Sunday, September 18 (San Francisco)
I’ll be at the Fort Mason Farmers Market (2 Marina Boulevard) from 10 am to 1 pm. The plan is that I will do a jam making demonstration every hour, on the hour, starting at 10 am. I’ll also samples of jam on hand for tasting, as well as books for sale and signature. Free!

Monday, September 19 (Fremont)
You’ll find me at The Nursery at Dale Hardware (3700 Thornton Avenue) at 6:30 pm. I’ll make a batch of jam and will offer plenty of time for questions (so come prepared with your quandries). Sign up by calling 510-797-3700. Free!

Tuesday, September 20 (San Francisco)
I’ll be at the San Francisco Public Library (100 Larkin Street), in the Latino/Hispanic Rooms A&B from 6-7:30 pm. I’ll demonstrate how to make a small batch of naturally sweetened jam and will have books on hand for sale and signature.

Wednesday, September 21 (Oakland)
The last stop on my California tour is a demo-style class and book signing at Pollinate Farm & Garden (2727 Fruitvale Avenue) from 6:30-8:30 pm. $17.50. Sign up here.

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Links: Fridge Pickles, Muscadine Jam, and a Winner

measuring-cup-of-tomato-jam

It’s been something of a rough week over here at Food in Jars HQ (plus, there’s the general heaviness of today’s date). I got home from Nashville on Wednesday afternoon, just barely recovered from food poisoning and promptly came down with a cold. I think my non-stop summer is starting to catch up with me. I’ve got just one last trip to get through (California! I’m headed your way later this week!), and then things will quiet down a bit. As much as I love the teaching, demonstrations, and book signings, I’m ready for a break!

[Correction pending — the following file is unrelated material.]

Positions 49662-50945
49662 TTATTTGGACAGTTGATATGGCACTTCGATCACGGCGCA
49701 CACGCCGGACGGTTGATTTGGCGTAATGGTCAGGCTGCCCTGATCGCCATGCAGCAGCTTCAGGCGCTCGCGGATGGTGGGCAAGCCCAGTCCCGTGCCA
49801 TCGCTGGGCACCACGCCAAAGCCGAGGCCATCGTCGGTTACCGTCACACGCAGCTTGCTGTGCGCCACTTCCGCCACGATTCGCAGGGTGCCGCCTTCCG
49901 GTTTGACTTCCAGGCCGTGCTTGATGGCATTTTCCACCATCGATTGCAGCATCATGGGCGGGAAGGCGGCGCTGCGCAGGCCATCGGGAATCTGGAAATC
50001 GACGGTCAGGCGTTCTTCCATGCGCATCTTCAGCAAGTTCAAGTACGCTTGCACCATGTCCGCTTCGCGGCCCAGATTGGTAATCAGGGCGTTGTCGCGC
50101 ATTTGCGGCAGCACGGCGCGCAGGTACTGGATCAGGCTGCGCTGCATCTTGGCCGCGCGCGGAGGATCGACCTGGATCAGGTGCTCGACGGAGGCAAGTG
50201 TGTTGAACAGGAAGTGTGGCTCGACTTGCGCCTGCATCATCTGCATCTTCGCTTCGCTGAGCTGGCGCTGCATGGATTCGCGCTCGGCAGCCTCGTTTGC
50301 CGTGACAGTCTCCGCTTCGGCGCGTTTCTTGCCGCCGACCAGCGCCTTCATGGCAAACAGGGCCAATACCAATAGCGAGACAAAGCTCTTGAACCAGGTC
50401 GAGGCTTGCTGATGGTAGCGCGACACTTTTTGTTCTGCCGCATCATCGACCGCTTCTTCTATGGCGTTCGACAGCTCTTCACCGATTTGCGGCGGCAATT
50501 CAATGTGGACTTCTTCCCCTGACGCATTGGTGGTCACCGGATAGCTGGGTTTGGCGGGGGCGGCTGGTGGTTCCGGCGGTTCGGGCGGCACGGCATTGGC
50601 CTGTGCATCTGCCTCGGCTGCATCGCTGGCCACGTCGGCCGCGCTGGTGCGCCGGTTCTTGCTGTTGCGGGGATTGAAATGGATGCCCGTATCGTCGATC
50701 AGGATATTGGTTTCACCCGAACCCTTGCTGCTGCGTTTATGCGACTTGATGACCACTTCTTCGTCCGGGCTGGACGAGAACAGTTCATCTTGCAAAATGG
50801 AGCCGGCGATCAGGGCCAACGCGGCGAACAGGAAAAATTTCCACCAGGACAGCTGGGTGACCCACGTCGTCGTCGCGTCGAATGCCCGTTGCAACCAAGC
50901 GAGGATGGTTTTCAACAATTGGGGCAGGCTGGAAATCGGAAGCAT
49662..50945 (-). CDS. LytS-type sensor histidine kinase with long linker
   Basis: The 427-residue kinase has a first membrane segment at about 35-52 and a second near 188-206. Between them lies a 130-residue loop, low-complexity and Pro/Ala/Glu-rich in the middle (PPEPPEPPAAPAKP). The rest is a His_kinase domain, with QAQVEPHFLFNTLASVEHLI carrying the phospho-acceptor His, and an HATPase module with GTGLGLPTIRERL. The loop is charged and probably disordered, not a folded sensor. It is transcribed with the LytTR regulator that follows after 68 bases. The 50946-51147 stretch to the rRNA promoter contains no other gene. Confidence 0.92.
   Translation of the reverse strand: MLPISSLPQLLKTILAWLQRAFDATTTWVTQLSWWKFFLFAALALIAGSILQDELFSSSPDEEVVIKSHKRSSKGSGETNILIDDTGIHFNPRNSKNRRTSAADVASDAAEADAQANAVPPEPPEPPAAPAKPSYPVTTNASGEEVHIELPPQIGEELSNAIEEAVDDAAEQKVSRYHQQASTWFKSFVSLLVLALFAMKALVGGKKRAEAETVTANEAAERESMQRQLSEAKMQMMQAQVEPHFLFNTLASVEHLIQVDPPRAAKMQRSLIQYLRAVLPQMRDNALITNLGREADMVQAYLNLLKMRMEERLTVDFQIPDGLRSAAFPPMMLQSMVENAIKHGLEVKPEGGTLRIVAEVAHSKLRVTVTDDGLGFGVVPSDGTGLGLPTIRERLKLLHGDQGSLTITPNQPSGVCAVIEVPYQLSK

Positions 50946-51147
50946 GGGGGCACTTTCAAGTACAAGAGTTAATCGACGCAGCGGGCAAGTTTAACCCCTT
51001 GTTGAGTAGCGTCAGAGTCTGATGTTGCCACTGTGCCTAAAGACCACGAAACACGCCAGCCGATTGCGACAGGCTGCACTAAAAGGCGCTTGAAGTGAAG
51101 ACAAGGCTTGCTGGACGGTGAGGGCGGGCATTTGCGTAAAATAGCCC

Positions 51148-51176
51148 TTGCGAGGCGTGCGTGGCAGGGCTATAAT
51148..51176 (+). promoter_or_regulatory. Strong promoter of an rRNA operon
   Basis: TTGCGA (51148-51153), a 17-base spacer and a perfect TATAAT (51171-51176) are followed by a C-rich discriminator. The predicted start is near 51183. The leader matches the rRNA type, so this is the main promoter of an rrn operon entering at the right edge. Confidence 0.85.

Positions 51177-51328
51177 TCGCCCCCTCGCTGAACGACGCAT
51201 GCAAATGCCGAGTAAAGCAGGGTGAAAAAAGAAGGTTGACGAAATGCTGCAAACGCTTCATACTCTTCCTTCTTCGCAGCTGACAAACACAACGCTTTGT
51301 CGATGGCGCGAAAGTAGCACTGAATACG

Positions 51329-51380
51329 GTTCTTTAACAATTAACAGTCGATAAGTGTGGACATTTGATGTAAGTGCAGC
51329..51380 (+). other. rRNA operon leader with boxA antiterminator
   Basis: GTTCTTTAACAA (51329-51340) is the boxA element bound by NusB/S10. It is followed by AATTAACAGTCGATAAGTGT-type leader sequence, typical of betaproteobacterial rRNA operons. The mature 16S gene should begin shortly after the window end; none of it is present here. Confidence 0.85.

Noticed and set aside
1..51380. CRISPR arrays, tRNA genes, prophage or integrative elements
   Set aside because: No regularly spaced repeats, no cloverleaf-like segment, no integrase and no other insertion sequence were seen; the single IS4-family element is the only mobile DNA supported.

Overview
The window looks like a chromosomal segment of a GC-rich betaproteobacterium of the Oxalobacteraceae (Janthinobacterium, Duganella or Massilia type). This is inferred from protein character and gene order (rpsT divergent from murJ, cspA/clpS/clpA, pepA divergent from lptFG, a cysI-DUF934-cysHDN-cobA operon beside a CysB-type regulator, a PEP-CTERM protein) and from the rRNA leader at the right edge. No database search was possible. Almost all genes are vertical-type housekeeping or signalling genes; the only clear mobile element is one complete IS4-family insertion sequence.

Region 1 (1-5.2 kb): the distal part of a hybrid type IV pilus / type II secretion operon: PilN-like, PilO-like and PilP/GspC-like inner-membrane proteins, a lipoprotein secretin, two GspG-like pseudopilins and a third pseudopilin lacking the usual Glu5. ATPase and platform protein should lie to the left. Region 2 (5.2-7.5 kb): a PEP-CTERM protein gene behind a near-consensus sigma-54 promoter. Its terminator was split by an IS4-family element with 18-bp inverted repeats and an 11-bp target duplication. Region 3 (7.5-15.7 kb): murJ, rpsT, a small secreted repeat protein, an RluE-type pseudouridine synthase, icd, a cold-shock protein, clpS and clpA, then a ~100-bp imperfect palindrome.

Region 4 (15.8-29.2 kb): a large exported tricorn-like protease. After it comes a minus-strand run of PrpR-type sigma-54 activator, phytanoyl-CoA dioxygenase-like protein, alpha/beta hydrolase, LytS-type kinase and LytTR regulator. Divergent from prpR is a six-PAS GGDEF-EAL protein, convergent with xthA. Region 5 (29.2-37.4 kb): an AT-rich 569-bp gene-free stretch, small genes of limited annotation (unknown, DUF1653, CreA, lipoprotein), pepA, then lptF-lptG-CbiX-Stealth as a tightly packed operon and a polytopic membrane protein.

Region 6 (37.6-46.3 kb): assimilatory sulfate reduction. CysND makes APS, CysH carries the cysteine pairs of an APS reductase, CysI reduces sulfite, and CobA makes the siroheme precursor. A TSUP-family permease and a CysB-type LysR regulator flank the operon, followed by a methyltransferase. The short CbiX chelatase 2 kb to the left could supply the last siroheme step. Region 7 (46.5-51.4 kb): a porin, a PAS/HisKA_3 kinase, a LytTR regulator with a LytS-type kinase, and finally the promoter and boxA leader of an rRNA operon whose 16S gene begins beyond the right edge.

labeled jars of tomato soup concentrate

The winner of the Fillmore Container giveaway is Jessica A. Stay tuned, another giveaway coming up tomorrow!

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Links: Peach Butter, Pickled Okra, and Winners

five jars of tomato jam

I think I’m finally coming to accept that I can’t do everything all the time. I’ve been away from home for the last week and a half, and while I had grand plans to post in this space every day, I just couldn’t make it happen. There have been canning demos, time with my sister and her family, more travel, more demos, and then a wicked 24 hour bout of food poisoning keeping me away.

I’m currently in Atlanta, recuperating under the watchful eye of Lyn from Preserving Now. Tomorrow, I’m headed to Nashville for a class at the Green Door Gourmet (I will be completely recovered by then).

running HarvestPro

I never officially announced the winner of the freshTECH HarvestPro Sauce Maker from a couple weeks back. That person is Allison W. I will be in touch soon! And don’t forget, the Fillmore Container giveaway is still going on. You can enter here!